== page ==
Today organisations seem to pivot and change business models every year.
But does this tech-fuelled injection of pace make good sense in the long run? If done correctly, yes.
But ultimately, it’s up to the CEO to accurately execute a pivot strategy based on the right opportunity – no small feat. When done properly though, the evolution of a company will be perceived as a strategic success and brand-builder rather than a mad scramble for the “next big thing” as is often the case.
In my 20-plus years as a technology entrepreneur, I have seen many companies hop on bandwagons only to fall off, losing credibility and market share. Over that time, I’ve also experienced my own challenges in doing the same thing and have identified a few key points to pivoting that have allowed me to keep my company innovative and stable while addressing the right bandwagon.
1. Solve a big problem
Looking back, creating a new business to solve a problem was a simple task. It was solving a new problem with an existing business that was much more complicated since so much more was on the line.
The first step in building a pivot strategy is to identify a pain point in the market that you can relate to and solve. To do this, you need to stay in touch with what’s happening in your industry versus getting mired down in day-to-day executive duties. This ability to stay engaged in the present is a skill that serves most CEOs well but often gets lost as the business grows.
Every day we experience things we wish were a little bit different. If it’s a problem that directly impacts you, figure out how you would solve it. If it’s a unique solution, patent it. This first-person experience of the problem means you are not acting on a loosely based idea, but on an inner-belief that can potentially provide long-term sustainability for your business.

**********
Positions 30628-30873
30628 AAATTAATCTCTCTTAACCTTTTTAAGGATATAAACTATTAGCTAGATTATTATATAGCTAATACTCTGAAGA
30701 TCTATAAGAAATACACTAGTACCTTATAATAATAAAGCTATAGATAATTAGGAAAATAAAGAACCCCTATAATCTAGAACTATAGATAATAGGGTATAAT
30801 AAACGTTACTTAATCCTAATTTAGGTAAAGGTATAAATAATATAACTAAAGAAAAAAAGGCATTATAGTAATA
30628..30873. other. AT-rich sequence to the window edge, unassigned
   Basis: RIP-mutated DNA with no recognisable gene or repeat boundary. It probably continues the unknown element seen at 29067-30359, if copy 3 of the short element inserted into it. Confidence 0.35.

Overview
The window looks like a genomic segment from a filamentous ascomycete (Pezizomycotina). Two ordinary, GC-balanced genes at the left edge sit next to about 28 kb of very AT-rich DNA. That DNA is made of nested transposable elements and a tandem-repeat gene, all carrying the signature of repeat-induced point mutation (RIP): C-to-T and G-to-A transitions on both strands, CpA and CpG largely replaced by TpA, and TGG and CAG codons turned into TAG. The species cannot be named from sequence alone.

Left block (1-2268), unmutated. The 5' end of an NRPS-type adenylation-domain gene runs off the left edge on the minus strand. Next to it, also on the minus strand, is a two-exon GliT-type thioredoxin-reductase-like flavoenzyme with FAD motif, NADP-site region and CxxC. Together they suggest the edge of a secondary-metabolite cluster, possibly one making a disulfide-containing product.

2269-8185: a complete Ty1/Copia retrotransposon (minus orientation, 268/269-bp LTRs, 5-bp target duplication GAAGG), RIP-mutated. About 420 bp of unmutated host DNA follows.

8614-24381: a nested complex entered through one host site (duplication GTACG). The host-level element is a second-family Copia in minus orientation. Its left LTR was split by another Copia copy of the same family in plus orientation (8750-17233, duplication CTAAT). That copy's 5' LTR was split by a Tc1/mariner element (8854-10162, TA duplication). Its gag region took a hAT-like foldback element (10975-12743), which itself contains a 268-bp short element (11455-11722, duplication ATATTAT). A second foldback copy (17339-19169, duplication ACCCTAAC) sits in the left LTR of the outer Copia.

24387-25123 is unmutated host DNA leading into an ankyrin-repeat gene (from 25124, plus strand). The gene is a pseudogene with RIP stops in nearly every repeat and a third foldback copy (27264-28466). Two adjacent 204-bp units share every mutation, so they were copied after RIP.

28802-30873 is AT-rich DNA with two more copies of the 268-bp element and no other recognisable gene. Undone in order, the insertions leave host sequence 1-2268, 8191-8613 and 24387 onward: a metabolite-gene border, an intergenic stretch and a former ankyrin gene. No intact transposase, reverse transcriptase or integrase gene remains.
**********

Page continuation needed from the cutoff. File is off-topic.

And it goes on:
When I started my company, Absolute Software, we built patented technology to mitigate computer theft. 20 years later our model has evolved to focus on endpoint management and security for any device. This shift to manage and secure came only after significant research on my part that provided me with the insight to understand and ultimately improve the current management experience.
But I see many businesses that respond to market trends by going out on a whim and simply hoping to hit the mark. This is why year-over-year pivots by the likes of Yahoo! and others continue to confound me. A business shift should only happen if you have an interest in solving the problem your way.
2. Don’t forget your past
As you get ready to attack the next big problem don’t lose sight of what you do best – look back on your successes and identify the reasons behind the success. If you can solve the problem with a solution that integrates with your existing business, then you can leverage the work you’ve already done and cash-in on your hard earned and well-deserved reputation as a leader in that space.
In my case, 20 years ago we were a company focused on recovering stolen devices with a persistence module called Computrace because hardware was valued much more than it is today.
For me, the light went on to find a new use for Computrace during a conversation I had with a customer whose CFO had left a laptop with extremely sensitive data in the back of a taxi while travelling on business. The customer was distraught and explained how a single file on that stolen device could have a significant impact on their business. If we had continued to focus on theft recovery, ignoring the fact that data, not hardware, was becoming the item of value, Absolute would not be the size it is today.